This paper addresses the interaction between information technology (IT) and agglomeration. The literature distinguishes two types of interactions, namely a substitution effect and a complementarity effect. We conceptualise a third effect, namely a ‘spillover’ mechanism, by which IT allows places in close proximity of large cities to ‘borrow size’ and sustain greater product variety. We test these mechanisms using detailed data on restaurant cuisine variety in the Netherlands, and the IT dimension is measured through the use and penetration of online restaurant reviews. We find that IT complements cuisine variety in cities, and induces spillovers to smaller places near larger ones, allowing smaller places to sustain ‘rare’ cuisines that were traditionally only present in larger cities. As such, IT leads to the spread of agglomeration benefits such as local product variety over larger territories.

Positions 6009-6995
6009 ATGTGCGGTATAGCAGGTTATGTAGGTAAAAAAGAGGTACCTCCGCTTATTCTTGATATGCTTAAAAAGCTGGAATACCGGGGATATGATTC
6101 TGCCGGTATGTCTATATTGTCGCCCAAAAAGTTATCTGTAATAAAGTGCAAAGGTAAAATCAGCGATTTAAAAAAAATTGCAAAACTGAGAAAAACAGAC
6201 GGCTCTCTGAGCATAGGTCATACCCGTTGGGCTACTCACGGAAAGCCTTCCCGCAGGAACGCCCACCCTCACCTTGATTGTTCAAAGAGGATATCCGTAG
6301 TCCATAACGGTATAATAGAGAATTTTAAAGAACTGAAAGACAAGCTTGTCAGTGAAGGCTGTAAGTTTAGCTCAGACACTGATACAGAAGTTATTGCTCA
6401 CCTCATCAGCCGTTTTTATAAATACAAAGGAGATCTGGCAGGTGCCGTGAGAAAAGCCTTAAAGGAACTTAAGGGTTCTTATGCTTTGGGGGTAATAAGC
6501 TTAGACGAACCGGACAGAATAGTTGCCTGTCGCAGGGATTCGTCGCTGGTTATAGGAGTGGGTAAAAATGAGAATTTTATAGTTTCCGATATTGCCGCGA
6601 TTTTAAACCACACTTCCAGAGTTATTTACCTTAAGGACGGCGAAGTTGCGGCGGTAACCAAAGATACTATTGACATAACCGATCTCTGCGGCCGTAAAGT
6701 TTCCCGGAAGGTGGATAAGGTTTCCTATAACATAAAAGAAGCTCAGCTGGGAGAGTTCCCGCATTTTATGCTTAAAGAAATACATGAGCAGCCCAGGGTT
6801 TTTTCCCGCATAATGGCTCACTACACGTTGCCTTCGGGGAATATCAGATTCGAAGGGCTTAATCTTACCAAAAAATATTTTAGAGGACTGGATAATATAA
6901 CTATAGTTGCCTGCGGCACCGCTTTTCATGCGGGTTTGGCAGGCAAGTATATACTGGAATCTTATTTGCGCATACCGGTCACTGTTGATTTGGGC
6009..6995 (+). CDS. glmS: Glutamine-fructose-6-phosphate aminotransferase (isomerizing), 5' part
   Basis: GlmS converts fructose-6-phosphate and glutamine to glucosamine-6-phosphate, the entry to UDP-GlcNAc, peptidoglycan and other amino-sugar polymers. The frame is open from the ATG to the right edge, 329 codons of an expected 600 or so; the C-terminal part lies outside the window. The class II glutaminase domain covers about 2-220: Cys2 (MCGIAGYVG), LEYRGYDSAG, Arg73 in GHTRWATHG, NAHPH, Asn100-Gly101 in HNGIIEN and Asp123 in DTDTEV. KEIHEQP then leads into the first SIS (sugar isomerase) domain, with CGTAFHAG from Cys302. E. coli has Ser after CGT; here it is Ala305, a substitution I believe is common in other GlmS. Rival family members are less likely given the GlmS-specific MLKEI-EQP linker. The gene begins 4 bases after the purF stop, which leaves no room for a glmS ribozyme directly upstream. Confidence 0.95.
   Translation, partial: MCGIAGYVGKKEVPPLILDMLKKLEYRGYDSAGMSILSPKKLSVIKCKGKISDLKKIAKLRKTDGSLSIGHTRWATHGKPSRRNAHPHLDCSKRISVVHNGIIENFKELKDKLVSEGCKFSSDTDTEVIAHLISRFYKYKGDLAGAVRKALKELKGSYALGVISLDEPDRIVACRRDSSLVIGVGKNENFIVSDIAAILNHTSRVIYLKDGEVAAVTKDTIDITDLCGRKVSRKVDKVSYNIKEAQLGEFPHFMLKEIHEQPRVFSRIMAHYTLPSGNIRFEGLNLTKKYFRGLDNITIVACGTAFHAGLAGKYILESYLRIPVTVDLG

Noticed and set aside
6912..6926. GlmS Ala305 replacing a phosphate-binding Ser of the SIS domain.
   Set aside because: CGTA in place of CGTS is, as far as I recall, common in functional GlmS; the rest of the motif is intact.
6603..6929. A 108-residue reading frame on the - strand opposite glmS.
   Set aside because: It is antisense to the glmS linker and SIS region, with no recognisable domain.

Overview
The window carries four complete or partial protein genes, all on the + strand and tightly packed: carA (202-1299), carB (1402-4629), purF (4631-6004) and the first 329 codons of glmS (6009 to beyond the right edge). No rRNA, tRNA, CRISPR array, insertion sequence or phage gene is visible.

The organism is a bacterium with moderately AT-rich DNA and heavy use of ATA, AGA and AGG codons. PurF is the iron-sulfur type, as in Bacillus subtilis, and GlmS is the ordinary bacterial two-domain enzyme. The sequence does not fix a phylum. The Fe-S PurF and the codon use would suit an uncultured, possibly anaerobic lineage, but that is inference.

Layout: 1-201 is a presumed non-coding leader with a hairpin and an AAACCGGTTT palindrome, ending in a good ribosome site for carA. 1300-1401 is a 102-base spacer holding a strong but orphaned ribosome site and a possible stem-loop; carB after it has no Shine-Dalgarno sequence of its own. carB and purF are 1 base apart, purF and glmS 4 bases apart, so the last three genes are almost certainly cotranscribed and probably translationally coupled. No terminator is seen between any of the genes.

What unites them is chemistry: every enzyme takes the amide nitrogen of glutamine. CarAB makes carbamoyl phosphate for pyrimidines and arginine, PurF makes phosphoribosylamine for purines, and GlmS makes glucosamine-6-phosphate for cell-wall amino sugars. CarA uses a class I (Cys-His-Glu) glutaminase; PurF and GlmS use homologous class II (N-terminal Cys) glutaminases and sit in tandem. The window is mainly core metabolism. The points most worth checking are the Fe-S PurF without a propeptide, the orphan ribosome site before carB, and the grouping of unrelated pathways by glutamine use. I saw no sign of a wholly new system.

- Information technology
- agglomeration economies of consumption
- spatial information frictions
- product variety